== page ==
24. Literary Analysis of the Work of William Golding "Lord of the Flies"

Essay on Lord of the FliesThe novel, Lord of the Flies, was written by William Golding. William Golding was born on September 19, 1911. His literary ambitions began at the young age of seven. He received his Bachelor of Arts from Oxford University in 1935. His novels explore characters and situa.

25. Theologian Philosopher William Ockham

William if Ockham was a philosopher and theologian born is southern England (1285). He joined the Franciscans and eventually became prominent in that religious order. Ockham studied at Oxford University and went on to teach theology there. The tradition that he was Duns Scotus' pupil was probably co.

Foreignism - definition and examples of foreignisms


By Richard Nordquist. Grammar & Composition Expert

Richard Nordquist, Ph.D. in English, is professor emeritus of rhetoric and English at Armstrong Atlantic State University and the author of two grammar and composition textbooks for college freshmen, Writing Exercises (Macmillan) and Passages: A Writer's Guide (St. Martin's Press). Richard has served as the About.com Guide to Grammar & Composition since 2006.

In linguistics. a word or expression (such as glasnost or in medias res ) that has been imported from another language to create a particular effect or serve a special semantic function.

To indicate that a foreignism (unlike a loanword ) has not been fully assimilated into the native language system, it is usually printed in italics .

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Examples and Observations:
  • "I can't understand why we've never been burgled. It's common knowledge that I have some very valuable objets d'art ."
    (Patricia Routledge as Hyacinth Bucket in "A Picnic for Daddy." Keeping Up Appearances. 1991)
  • "Now it was serious. A double-dog-dare. What else was there but a 'triple dare you'? And then, the coup de grâce of all dares--the sinister triple-dog-dare."
    (A Christmas Story. 1983)
  • "Then this description, passing from auctoritas to auctoritas. was transformed through successive imaginative exercises, and unicorns became fanciful animals, white and gentle."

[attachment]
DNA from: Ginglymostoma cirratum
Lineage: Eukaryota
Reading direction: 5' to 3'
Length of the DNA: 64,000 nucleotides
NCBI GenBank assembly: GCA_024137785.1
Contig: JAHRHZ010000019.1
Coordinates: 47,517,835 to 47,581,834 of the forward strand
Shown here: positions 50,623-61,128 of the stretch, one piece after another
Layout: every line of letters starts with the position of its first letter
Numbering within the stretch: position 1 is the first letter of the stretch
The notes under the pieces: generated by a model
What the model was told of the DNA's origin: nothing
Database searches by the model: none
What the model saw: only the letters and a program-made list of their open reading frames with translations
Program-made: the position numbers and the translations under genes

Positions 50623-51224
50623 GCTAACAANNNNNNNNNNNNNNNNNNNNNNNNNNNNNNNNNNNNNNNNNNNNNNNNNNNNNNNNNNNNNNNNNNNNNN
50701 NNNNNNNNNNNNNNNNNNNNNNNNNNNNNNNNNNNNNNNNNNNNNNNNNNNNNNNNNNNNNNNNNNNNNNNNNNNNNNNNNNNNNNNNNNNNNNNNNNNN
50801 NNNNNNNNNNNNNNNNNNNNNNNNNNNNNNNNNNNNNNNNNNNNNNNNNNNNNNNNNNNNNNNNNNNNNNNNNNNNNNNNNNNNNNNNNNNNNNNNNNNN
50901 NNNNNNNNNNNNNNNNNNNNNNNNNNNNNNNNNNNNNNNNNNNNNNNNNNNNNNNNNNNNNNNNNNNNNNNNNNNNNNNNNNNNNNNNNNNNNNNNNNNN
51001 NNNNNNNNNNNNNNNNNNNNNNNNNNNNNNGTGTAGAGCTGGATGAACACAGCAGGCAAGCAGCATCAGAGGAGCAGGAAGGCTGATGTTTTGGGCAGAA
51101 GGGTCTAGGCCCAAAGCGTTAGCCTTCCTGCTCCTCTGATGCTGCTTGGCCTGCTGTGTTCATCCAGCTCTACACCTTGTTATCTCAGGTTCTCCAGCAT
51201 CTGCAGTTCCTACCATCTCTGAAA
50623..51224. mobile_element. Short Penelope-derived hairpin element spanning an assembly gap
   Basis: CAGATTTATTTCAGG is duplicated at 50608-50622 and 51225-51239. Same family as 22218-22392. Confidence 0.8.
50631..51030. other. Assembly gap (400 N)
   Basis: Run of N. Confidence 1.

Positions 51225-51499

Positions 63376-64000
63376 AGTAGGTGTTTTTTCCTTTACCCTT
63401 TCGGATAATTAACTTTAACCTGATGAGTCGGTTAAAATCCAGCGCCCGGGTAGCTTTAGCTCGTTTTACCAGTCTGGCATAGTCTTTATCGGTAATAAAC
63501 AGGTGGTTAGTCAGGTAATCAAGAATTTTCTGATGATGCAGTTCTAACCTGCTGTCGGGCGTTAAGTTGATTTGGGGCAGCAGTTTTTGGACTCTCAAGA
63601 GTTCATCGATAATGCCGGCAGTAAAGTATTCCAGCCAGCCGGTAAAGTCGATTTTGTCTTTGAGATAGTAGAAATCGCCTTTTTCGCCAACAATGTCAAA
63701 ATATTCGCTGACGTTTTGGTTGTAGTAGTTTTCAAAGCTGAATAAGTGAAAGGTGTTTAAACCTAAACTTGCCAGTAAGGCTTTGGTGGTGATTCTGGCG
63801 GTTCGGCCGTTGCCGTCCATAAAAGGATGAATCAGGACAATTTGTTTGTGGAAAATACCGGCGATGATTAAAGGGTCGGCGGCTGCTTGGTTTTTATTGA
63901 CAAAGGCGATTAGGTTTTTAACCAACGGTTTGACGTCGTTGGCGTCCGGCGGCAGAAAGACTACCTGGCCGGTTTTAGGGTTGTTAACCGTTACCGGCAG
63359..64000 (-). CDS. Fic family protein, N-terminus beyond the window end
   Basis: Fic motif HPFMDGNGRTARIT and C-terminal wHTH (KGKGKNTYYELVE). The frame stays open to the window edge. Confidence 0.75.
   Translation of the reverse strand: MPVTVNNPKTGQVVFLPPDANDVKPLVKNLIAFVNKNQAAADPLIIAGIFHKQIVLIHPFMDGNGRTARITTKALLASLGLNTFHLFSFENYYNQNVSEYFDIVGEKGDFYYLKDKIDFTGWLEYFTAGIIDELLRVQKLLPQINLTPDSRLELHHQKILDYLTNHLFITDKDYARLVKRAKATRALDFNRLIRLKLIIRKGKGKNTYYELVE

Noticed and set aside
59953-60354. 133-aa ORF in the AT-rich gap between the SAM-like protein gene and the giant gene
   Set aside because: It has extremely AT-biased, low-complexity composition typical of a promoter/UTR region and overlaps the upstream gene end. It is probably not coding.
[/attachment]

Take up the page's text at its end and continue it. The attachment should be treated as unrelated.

(Umberto Eco, The Name of the Rose. trans. by William Weaver. Harcourt, 1983)
  • "Three weeks after the university opened, the head of the department asked Elwood to dine with him. Elwood felt that the acceptance demanded something unusual. He bought a book of etiquette and there read that full dress was de rigueur at dinner. He looked up de rigueur in his dictionary, and then looked up straightway a ready made dress suit."
    (Gertrude Adams, "The Dean's Mistake," 1901)
  • "'Why don't you go at some more serious work; some magnum opus that would bring your whole strength into play?'

"'A magnum opus. my dear fellow!' replied Clay, with a shade of irritation in his voice. 'You talk as if a magnum opus could be done for the wishing. Why don't you do a magnum opus. then?'

"'Why don't I? Oh, I'm not a literary fellow--never professed to be. What a question!'"
(Henry A. Beers, "Split Zephyr," 1904)

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  • "Foreign expressions in English (as opposed to borrowings or loanwords proper) are generally used for special effect, for 'local colour,' or to demonstrate special knowledge. There tends to be a gradation in English from less to more foreign expressions [ranging] from the integrated (but variously pronounced) garage through elite/élite and coup d'etat/état to fin de siècle and pâtisserie. In such a spread, it is difficult to specify precisely where the 'properly' foreign begins: all the items are foreign, but some are more foreign than others, and more foreign for some than for others. Non-native words are used in English to a vast an unmeasurable extent. Many varieties of the language have everyday usages that in others would be foreignisms. Maori expressions in NZE. Hawaiian elements in AmE. and Gallicisms in the English of Quebec."
    (Tom McArthur and Roshan McArthur, Concise Oxford Companion to the English Language. Oxford University Press, 2005)
  • "Words and phrases that have become part of the English language cover a wide range of fields: entertainment (anime, flamenco, soirée ), food and drink (blini, filo, goulash, latte, stollen ), language and literature (litotes, portmanteau, Sturm und Drang ), law (force majeure, tort, virgo intacta ), music (allegro, nocturne, tabla ), politics and economics (arbitrage, glasnost, laissez-faire, ombudsman ), and religion and philosophy (chi, Corpus Christi, Diwali, Koran, Rosh Hashanah )."